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Posted on August 19, 2011 by Christine Crosby in evolution, grandparents

Why grandparents were the secret of evolution

Humans only advanced ‘after life expectancy rose to about 30’

By: Daily Mail Reporter

Reaching 30 may not seem old by today’s standards but a sudden rise in the number of people hitting that age some 30,000 years ago had a profound impact on mankind.

The 30-year-olds created a generation of grandparents who now offered a level of knowledge which could now be passed on to the younger generation.

This led to a dramatic cultural shift which resulted in better food production, the creation of more complex tools and weapons as well as artistic expression.

Survival: Grandparents passed on skills such as tool-making and water supplies allowing their offspring to survive for longer

Anthropologists say grandparents passed on tips about poisonous food and skills such as tool-making and water supplies allowing their offspring to survive for longer.

After studying the Hadza hunter-gatherers of Tanzania, Kirstin Hawkes of the University of Utah proposed that grandmothers played a significant role in the evolution of homo- sapiens.

According to the Observer she said: ‘Good foraging grannies mean healthy Hadza kids – and that was also true of our ancestors.’

She argues that when a female occasionally lived longer, she would help her daughter with their children, to dig and forage for food.

This would enable the daughter and children to thrive and the genes for longevity were passed on.

Gran knows best: Good foraging grannies played a significant role in the evolution of homo- sapiens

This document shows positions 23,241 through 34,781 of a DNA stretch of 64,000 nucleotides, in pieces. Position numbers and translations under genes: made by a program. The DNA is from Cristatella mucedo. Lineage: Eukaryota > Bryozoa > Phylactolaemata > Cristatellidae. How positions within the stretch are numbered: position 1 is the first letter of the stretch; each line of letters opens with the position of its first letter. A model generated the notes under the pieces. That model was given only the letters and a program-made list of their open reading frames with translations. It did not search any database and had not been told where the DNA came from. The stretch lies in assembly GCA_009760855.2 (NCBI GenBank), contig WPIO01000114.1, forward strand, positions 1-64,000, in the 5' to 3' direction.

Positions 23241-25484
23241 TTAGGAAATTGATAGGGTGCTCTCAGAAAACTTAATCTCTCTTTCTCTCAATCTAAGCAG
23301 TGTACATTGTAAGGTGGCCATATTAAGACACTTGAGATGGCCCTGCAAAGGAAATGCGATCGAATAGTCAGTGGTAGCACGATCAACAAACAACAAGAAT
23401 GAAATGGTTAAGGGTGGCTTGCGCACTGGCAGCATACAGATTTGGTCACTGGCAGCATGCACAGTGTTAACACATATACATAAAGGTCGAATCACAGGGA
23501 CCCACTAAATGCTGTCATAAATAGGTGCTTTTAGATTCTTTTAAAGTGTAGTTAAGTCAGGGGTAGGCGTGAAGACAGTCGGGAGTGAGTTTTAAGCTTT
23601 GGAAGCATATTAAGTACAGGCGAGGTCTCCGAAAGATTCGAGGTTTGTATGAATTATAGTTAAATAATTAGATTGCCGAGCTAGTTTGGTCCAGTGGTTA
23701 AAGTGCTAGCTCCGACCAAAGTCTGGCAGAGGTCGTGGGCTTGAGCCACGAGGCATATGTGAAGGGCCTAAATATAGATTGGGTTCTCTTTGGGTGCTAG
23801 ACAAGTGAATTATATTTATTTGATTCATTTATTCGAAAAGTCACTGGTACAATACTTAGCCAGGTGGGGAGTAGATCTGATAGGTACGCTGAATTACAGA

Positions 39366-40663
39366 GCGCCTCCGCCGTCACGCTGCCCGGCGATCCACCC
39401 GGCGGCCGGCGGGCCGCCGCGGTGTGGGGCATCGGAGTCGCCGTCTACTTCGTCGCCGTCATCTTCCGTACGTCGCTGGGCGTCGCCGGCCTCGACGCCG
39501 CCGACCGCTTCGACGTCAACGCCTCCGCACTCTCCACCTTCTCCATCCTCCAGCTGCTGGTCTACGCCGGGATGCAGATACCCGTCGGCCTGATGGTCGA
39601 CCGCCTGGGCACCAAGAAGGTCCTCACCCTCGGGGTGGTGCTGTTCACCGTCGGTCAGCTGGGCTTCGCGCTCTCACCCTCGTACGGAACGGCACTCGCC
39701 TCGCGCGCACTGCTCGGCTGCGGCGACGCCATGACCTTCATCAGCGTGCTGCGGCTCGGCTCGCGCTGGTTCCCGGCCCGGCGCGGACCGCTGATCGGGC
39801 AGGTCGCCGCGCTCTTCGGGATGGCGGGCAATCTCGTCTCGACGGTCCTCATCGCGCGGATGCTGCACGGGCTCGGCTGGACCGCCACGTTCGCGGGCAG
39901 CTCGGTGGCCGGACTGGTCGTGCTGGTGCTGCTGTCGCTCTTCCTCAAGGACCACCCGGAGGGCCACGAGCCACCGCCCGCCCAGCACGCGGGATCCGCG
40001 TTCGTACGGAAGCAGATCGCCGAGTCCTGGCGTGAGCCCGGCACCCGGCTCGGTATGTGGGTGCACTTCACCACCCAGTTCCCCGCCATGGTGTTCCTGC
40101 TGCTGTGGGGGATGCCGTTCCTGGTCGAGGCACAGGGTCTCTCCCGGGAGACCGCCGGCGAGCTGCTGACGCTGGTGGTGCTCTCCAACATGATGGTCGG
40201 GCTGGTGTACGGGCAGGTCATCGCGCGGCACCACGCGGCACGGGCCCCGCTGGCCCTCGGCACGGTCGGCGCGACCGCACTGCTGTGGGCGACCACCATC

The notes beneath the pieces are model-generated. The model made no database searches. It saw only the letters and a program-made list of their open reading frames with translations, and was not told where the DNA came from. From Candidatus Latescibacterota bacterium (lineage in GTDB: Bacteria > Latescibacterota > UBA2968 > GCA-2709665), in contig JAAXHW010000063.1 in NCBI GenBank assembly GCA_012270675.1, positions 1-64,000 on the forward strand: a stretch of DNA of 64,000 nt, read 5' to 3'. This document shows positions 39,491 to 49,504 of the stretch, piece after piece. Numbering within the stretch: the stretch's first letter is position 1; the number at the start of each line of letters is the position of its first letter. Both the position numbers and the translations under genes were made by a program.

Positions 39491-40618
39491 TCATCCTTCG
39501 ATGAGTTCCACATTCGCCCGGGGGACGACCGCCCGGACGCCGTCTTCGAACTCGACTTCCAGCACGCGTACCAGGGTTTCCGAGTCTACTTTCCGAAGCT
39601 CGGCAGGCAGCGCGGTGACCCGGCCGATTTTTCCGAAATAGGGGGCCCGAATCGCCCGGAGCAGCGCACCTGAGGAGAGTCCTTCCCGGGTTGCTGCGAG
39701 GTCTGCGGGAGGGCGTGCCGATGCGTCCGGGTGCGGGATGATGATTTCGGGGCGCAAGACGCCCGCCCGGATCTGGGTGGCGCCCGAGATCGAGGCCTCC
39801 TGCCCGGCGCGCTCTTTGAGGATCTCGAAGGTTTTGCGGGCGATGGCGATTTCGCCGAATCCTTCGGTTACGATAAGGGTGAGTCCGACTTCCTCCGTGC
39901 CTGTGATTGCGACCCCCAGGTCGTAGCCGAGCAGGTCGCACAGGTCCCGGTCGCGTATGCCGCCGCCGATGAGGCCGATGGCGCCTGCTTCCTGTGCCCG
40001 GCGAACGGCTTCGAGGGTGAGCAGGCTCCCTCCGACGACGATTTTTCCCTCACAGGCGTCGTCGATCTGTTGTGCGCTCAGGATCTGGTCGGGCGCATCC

Professor Rachel Caspari of Central Michigan University said grandfathers also played a vital role and the surge in the numbers of elderly humans triggered a cultural explosion.

In the current issue of Scientific American she said: “Living to an older age had profound effects on the populations’ sizes, social interactions and genetics of early modern human groups. And may explain why they are more successful than other archaic humans, such as Neanderthals.”

By analyzing teeth, scientists could determine the age at which ancient humans died. A significant difference was discovered between Homo-sapiens – who evolved in Africa and migrated to Europe 30,000 years ago -and Neanderthals who were in Europe before them.

Caspari states, “For every 10 young Neanderthals who died between the ages of 10 and 30, there were only four older adults who survived past the age of 30.”

But for every 10 young adult members of Homo-sapiens who died, there were 20 who had reached 30 or older, a fivefold increase.

Professor Chris Stringer of London’s Natural History Museum said this effect would have been profound. He said, “Older people are important in establishing kinships.”

When it came to disputes over access to water holes or to land rich in game, the elders there were able to remember distant relations in other tribe, the easier it would have been to negotiate and share resources.

Older people would have been essential to survival.

Read more: https://www.dailymail.co.uk/sciencetech/article-2018191/Granny-power-Why-grandparents-ensured-human-survival.html#ixzz1T3qAWKOQ

Christine Crosby

About the author

Christine is the co-founder and editorial director for GRAND Magazine. She is the grandmother of five and great-grandmom (aka Grandmere) to one. She makes her home in St. Petersburg, Florida.

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